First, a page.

I never fully grasped the significance of September 11 and how it would change my world until I was living in that world. My reactions were superficial – I felt a sting of tears as I watched President Bush address the nation that evening, but I never felt anything lasting, except cynicism. The evidence of patriotism around me – suddenly everything was red, white, and blue – and the discussion of security and the wonders of freedom seemed like short-term reactions to a big event. I assessed everyone else’s reactions by my own, and since mine were superficial, so were theirs. It did not surprise me when people stopped giving blood, stopped signing up for the military, stopped putting out their flags. I was even cynical about the hysteria over terrorists that sprung out of nowhere – I knew that Al Qaeda was terrible, of course, and should be hunted down, but I remembered that the last terrorist who attacked the nation was a white American, Timothy McVeigh. However, I was also angered by evidence of a lack of patriotism. I seethed when a Japanese exchange student was THE most respectful student a year later as taps, a moment of silence, and the national anthem played in my high school. I felt like rebuilding Afghanistan as we wanted it to be was a just cause, and I was angry at the media for quickly ignoring it. I was especially angry at my government for undermining Afghanistan and our troops there as it made ready to invade Iraq, no matter the opinion of the masses in this democracy. I was angry that racists took the opportunity to attack Muslim-appearing Americans, that they allowed their fears to translate into prejudice. At the moment of would-be national unity, I was angry that we were not living up to American values.
The truth of the matter is that an attack on my country did not touch the security of my world. I was thirteen, living a thousand miles away, and only just starting to pay attention to something other than myself. My first independent political interest was the 2000 elections, but since then I had not looked around me. September 11, 2001 occurred as I was at the threshold of childhood and adult awareness, and the safety of childhood was too close for me to see the event as it was. The actual event of the four planes crashing was not the significant part of September 11, other than the impact of the lives lost on those individuals’ communities. Rather the true significance of the day was the reaction of everyone else. Think of September 11 as a hole in the middle of a spiderweb, with all the pieces of silk around it as the reactions. The hole organizes the way the web is shaped, but it is the silk that holds the web and affects every other bit of silk. To the people of the Cold War era, such an event was what they had feared for their whole lives, yet it could only be an introduction to the ultimate attack: nuclear. (Perhaps that is why Bush’s false evidence of WMD’s in Iraq worked so well.) They had also found their next big enemy, the one they were expecting ever since the Soviet Union collapsed. Even to younger adults, the vision of a powerful, impenetrable nation with a government smoothly working to protect us was gone. Everyone now had a stake in national security, not just the slightly more paranoid conservatives. The event was fairly straightforward, and I was too young to see that the outside responses mattered more than the event itself. I knew that this, like Pearl Harbor and the Kennedy assassination, would be one of those events where everyone in the nation would remember exactly where they were when it happened. I did not know that they would remember it because it marked the exact moment when everything changed.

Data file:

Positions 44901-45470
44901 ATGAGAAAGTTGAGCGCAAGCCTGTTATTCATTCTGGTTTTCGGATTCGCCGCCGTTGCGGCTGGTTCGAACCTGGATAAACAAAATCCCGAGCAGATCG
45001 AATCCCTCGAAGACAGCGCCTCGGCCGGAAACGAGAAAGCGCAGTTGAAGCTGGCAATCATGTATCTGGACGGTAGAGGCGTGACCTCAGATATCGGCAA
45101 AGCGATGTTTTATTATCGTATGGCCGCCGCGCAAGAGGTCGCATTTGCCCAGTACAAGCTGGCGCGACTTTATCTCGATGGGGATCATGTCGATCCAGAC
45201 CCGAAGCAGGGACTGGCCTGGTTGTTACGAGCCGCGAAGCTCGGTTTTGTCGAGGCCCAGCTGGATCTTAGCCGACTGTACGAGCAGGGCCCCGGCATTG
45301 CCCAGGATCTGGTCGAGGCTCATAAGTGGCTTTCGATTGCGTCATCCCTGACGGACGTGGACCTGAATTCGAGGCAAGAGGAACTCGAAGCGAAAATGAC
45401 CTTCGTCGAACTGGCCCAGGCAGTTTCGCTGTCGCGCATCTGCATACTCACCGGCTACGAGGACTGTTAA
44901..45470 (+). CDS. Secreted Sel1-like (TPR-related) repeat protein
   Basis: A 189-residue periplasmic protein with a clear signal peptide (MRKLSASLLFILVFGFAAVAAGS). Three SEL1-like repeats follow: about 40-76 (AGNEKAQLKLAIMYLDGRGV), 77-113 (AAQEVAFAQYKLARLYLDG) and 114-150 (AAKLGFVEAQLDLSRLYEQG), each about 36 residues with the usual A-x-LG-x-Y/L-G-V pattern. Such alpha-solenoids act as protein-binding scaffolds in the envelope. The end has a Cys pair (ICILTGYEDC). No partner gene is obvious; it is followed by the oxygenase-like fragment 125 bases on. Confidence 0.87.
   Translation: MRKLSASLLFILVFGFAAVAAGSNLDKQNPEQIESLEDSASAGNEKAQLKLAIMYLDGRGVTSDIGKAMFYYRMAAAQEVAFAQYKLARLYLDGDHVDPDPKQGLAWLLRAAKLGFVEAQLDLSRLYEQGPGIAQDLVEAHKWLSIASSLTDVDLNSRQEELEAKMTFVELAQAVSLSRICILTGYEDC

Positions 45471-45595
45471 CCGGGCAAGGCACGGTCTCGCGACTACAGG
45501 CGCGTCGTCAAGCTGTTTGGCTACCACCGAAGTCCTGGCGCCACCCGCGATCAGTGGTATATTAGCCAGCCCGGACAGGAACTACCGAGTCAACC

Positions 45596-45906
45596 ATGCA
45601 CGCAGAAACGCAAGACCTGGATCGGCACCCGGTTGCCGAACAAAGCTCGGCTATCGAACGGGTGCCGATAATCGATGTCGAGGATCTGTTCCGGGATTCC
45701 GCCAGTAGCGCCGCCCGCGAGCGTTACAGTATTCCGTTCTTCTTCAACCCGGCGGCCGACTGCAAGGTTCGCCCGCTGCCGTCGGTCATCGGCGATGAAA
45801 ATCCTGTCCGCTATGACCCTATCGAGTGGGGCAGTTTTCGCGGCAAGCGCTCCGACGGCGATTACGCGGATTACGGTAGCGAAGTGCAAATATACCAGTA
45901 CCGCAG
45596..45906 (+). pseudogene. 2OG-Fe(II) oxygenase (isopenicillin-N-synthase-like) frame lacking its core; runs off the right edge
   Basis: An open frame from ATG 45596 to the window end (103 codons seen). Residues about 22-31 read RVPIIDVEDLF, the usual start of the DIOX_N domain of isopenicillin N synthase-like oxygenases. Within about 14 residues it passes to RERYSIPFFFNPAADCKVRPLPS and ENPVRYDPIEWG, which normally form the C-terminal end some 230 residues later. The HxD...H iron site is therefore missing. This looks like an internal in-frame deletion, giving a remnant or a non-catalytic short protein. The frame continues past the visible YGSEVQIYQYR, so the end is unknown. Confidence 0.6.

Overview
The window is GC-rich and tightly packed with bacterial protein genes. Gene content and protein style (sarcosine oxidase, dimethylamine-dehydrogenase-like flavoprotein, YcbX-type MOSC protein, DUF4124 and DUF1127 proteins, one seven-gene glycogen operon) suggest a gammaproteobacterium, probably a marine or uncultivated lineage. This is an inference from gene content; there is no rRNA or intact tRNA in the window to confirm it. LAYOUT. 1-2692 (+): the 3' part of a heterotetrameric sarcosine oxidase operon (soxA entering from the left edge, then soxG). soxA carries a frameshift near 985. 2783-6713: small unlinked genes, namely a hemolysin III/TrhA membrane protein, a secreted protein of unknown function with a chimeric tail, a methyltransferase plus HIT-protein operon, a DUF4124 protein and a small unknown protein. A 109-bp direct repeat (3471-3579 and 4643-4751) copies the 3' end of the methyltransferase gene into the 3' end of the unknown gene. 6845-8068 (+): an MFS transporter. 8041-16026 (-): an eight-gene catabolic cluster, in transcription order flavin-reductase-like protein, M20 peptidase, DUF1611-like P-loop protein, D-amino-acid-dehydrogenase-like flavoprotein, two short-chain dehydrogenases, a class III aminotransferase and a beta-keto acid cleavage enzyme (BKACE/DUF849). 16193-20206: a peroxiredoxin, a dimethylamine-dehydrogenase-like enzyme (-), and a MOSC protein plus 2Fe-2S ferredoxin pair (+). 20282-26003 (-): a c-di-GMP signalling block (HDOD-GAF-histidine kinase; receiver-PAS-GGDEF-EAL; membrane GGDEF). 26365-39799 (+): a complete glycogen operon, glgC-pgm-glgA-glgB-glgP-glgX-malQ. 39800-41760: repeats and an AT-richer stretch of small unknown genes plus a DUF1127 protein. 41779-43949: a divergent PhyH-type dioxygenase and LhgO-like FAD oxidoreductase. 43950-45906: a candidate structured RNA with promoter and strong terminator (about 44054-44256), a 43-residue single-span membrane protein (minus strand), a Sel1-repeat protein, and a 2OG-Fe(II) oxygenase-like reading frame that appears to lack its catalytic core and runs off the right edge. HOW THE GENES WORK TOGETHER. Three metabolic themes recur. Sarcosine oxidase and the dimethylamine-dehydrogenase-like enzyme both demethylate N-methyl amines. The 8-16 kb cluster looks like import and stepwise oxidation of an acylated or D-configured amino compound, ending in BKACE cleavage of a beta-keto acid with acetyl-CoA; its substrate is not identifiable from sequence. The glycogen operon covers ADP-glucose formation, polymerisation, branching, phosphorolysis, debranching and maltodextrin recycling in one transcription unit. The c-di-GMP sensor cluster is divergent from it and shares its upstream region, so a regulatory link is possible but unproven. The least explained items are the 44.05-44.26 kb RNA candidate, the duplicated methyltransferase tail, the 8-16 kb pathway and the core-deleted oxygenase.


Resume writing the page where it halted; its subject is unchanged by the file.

I did get an inkling of what the adults around me were feeling. Sometime later that month, or in October, I remember watching CNN at my father’s house. The coverage went back and forth between the military’s movements in Afghanistan to (entirely favorable) discussion of the Patriot Act to speculations about who was sending anthrax in the mail. I thought to myself, “It seems like we are under attack from all sides.” Yet my inner sense of security remained whole and undisturbed. This is always the problem of the child with a secure childhood: she feels safe and in control, yes, but she has little idea about how the real world works. She is likely to be taken by surprise.